OCC Upheld On Pre-emption Of
West Virginia Bank-Insurance Law
A three-judge panel in Virginia has become the first federal court to uphold the right of the Office of the Comptroller of the Currency to pre-empt state law governing the sale of insurance in banks.
On Nov. 19, the U.S. Court of Appeals for the Fourth Circuit, Richmond, Va., ruled 2-1 that the OCC could pre-empt part of a West Virginia law limiting bank sales of insurance.
It dismissed a petition from West Virginia Insurance Commissioner Jane L. Cline to strike down the OCCs pre-emption of part of a state law that forbids banks from selling insurance to a loan customer until after the loan is approved and stops banks from sharing customer information with their insurance affiliates.
The ruling also lifted a state requirement that banks isolate insurance sales from other bank functions.
The OCC cited provisions of the Gramm-Leach-Bliley Act of 1999 that authorized it to pre-empt state statutes it believes substantially limit national banks ability to sell insurance.
The National Association of Insurance Commissioners, the Independent Insurance Agents and Brokers of America and the National Association of Professional Insurance Agents supported West Virginia in the case.
On the other side, the American Bankers Association in Washington and its affiliate, the American Bankers Insurance Association and the West Virginia Bankers Association supported the OCC.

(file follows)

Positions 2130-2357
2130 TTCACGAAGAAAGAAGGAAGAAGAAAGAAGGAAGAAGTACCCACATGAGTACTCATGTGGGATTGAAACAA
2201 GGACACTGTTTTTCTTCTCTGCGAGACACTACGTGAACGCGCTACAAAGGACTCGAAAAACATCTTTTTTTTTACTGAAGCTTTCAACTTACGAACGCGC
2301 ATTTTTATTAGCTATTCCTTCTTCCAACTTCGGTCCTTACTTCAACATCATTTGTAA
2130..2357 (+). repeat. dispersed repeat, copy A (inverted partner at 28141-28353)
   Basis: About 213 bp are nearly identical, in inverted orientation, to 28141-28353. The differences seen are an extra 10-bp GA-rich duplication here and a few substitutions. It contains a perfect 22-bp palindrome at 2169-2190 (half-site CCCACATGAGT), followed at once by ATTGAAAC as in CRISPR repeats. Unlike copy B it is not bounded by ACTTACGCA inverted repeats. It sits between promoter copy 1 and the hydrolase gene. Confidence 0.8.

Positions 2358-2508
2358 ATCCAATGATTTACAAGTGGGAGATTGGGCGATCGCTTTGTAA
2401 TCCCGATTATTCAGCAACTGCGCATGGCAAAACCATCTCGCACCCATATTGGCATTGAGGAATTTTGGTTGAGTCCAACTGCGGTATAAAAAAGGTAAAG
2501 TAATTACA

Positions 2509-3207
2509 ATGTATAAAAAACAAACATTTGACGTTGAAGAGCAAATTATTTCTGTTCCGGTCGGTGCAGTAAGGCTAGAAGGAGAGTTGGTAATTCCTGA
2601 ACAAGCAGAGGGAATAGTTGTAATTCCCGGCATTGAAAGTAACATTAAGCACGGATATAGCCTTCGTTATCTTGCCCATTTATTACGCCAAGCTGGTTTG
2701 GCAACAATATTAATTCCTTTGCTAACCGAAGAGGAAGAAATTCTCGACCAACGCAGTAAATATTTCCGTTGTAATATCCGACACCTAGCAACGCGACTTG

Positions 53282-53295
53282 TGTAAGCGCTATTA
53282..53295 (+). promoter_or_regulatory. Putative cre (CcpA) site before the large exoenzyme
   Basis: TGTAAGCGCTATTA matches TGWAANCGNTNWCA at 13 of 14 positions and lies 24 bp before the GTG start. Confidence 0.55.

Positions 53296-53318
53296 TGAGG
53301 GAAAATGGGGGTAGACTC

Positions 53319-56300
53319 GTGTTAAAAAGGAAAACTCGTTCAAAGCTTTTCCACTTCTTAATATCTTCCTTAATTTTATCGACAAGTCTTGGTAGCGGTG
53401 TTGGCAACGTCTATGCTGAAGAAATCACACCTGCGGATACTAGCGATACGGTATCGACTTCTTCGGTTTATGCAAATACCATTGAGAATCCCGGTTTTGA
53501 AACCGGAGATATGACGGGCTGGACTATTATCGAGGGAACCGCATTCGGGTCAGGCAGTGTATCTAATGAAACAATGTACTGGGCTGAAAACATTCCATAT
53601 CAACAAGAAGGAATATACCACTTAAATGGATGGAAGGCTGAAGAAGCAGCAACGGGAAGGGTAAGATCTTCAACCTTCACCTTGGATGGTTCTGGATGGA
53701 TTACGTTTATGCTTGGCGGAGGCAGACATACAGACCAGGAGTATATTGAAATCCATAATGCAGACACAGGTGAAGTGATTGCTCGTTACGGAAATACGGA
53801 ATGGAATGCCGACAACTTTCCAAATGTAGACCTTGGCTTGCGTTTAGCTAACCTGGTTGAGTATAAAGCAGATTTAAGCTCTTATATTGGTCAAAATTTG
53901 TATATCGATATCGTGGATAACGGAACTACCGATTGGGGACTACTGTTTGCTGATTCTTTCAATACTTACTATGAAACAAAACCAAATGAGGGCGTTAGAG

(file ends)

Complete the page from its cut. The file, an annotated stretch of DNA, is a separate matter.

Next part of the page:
The courts ruling may not be the last word on the issue, however.
In an interview, a state regulator held out the prospect that the commissioners office may continue to fight OCC pre-emption. Calling the split decision “muddy,” West Virginia Deputy Insurance Commissioner Bill Kenny says the decision “doesnt mean too much, because we have no case [involving a banks sale of insurance] in front of us. If theres something presented to us with respect to banks in the future, we will try to enforce [the state law]. But by no means are we looking to pick a fight.”
Mike Crotty, deputy general counsel for litigation for the ABIA, takes issue with Kennys contention.
“The decision says the [states] law is pre-empted,” Crotty observes flatly.
However, the decision is unpublished, meaning it is not a binding precedent within the Fourth Circuit.
Two other pre-emption cases are pending in the U.S.
One, involving a Massachusetts statute, is awaiting a decision from the First Circuit Court of Appeals.
“If the First Circuit upholds the OCC and the soundness of its reasoning, the handwriting will be on the wall” against state challenges to OCC preemption, says Crotty.
The OCC has reserved decision on another case, involving a Rhode Island law.
Reproduced from National Underwriter Life & Health/Financial Services Edition, November 25, 2002. Copyright 2002 by The National Underwriter Company in the serial publication. All rights reserved.Copyright in this article as an independent work may be held by the author.